As income per capita is projected to increase over time in Tanzania, consumption is also projected to increase despite the prevailing income inequality, which is maintained unchanged in the projection. Food consumption per decile is shown in Figure 1. The four bottom deciles are projected below the threshold of 234 kg for some (deciles 3 and 4) or all years (deciles 1 and 2).

Decomposing the growth of food demand

The projected growth of food demand in Tanzania is decomposed by major sources of changes—average per capita demand growth and population growth. Per capita demand growth is further decomposed in terms of income response and price response of consumers (decomposed into a real world price response and real exchange rate response). Concretely, for corn, the major grain consumed in Tanzania, aggregate food demand is projected to increase by 76 percent in the projected decade, given the growth of projected real income per capita (+18 percent), real world price for corn (-49 percent) real exchange rate (-22 percent), and population (+35 percent). Per capita demand for corn is projected to grow by 30 percent given the outlook of lower prices, stronger currency, and higher income. The interaction of population growth (the largest predictor of projected food demand) and per capita demand is responsible for 11 percent of total demand growth.

The decomposition of demand growth per capita indicates that change in the real world price of corn, after being scaled down by the price response of consumers and the presence of frictions in markets, is still a large contributor to per capita demand growth (14 percent growth of per capita demand). The projected real appreciation of the Tanzanian currency leads to 6 percent growth of per capita food demand. Finally, income growth contributes 9 percent growth of per capita demand.

Food security assessment

The projection of food demand by income decile allows for the analysis of food insecurity in terms of “access,” which estimates if people can purchase enough food to be food secure.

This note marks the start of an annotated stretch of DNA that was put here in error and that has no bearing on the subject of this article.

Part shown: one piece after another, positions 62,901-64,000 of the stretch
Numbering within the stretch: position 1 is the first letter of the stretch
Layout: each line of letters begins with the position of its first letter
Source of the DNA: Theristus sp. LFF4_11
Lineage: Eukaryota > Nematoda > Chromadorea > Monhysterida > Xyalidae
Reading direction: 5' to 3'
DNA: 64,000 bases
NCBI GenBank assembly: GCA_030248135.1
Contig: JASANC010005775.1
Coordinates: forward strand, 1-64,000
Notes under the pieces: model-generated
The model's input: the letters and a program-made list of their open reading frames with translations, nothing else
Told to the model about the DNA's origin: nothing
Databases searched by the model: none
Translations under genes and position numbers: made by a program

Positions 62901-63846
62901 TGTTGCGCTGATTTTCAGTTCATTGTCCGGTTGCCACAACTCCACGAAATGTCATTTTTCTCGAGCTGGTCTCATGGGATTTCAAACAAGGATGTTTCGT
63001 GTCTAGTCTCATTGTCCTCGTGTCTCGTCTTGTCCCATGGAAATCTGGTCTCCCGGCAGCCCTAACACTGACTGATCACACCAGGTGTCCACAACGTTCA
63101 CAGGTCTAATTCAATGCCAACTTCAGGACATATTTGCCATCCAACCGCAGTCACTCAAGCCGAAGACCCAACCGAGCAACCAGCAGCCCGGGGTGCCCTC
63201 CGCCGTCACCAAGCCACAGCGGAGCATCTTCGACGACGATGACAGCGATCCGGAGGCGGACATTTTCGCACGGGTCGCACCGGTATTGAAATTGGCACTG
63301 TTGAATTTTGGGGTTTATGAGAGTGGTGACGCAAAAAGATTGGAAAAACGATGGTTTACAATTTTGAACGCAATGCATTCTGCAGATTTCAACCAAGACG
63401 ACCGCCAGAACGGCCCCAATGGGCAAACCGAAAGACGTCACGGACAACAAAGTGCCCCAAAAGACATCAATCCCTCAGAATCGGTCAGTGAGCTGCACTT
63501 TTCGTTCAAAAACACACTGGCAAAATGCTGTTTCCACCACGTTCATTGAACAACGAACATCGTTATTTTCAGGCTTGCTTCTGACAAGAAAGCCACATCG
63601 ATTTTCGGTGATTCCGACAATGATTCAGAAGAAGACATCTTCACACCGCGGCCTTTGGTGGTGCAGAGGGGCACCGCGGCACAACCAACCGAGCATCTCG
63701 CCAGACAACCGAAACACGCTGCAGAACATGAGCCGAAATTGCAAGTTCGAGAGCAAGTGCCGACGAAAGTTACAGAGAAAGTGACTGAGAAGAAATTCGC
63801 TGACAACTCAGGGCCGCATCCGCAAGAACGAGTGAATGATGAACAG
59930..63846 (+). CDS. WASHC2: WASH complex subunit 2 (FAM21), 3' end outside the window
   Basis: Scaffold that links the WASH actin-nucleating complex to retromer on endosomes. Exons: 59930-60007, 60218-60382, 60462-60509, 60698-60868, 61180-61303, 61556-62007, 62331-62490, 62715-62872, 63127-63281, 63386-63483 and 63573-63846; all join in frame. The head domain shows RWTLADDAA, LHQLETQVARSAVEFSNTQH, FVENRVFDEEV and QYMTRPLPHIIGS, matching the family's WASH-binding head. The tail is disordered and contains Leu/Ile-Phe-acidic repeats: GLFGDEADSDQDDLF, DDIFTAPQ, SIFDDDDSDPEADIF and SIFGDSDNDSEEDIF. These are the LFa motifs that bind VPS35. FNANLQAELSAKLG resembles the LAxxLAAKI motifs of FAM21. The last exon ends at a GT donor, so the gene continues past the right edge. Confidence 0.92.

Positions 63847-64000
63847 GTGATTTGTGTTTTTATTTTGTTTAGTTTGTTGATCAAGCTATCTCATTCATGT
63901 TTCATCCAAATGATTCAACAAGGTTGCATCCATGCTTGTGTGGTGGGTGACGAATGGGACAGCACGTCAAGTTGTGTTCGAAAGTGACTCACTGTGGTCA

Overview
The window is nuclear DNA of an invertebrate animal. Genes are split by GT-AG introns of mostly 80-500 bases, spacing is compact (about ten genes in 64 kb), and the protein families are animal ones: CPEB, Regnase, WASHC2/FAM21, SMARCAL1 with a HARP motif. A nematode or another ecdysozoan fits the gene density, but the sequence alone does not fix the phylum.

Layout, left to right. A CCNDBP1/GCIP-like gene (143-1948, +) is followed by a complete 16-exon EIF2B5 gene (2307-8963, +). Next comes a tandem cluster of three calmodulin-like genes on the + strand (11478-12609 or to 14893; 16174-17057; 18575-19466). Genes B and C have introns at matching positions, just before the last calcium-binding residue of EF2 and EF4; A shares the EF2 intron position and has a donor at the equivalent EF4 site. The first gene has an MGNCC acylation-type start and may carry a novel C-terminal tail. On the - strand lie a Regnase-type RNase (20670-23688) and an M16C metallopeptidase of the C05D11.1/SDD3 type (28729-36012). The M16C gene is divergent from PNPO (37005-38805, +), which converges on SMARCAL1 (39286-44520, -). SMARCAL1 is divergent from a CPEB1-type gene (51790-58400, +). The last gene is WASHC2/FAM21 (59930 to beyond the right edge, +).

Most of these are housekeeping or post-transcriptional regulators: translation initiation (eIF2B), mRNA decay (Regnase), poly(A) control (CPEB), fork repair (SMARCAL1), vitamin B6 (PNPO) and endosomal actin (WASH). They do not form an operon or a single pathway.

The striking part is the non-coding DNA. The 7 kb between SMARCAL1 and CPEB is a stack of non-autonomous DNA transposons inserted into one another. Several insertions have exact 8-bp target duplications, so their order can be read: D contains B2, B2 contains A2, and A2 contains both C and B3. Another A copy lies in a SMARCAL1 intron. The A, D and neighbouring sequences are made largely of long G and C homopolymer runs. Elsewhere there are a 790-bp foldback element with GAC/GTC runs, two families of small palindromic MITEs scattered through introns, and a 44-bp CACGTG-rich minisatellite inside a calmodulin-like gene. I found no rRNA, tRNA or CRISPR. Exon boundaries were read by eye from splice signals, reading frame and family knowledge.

Two approaches are used. First, we use the decile food demands and compare them with nutritional targets (1,800 and 2,100 calories) to determine whether a given income group would be considered food secure. USDA has used this approach with the 2,100-daily calorie threshold and an 1,800-calorie target alternative for sedentary people. There is no universal standard for food security but these two targets are plausible.

Table 1. Projected Food Insecure Population in Tanzania (Estimated with two food security thresholds and two methods)
Table 1

In this decile method, if the estimated decile food demand falls below the target the entire income group is counted as food insecure. Aggregating the people in these food-deficit income deciles provides the number of food-insecure people. Hence, the variation in food-insecure population changes by 10 percent increments when population deciles come in or out of food insecurity. Figure 1 informally illustrates this method. All deciles falling below the red line of 234 kg are deemed food insecure. One can also gauge the food gap between the target and consumption level by decile. The gap provides an indication of the depth of the insecurity. Table 1 presents the projected population that would be insecure.

The second method uses an estimate of the food distribution (assumed lognormal) within the population based on distribution parameters provided in SOFI, which are updated to reflect the projected mean food availability over time. This second approach is more refined as it provides an estimate of the share of population falling below a preset threshold.

Table 1 shows the estimates of food insecure population projected over the decade (2013, 2018, and 2023). Both approaches concur that population in the first decile will remain food insecure even under the low threshold of 1,800 calories. Under the more stringent criterion of 2,100 calories, people in the two bottom deciles will remain food insecure in 2023. The decile approach overstates the share of population (20 percent) that is food insecure compared to the distribution-based estimate of 13 percent. Assessing future food security remains an imprecise exercise!

Further readings:
Beghin, J.C., Birgit Meade, and Stacey Rosen. 2014. “A Consistent Food Demand Framework for International Food Security Assessment.” CARD Working Paper 14-WP 550.

Rosen, Stacey, Birgit Meade, Keith Fuglie, and Nicholas Rada. 2014. International Food Security Assessment, 2014-24. Food Security Assessment Situation and Outlook No. (GFA-25) June 2014.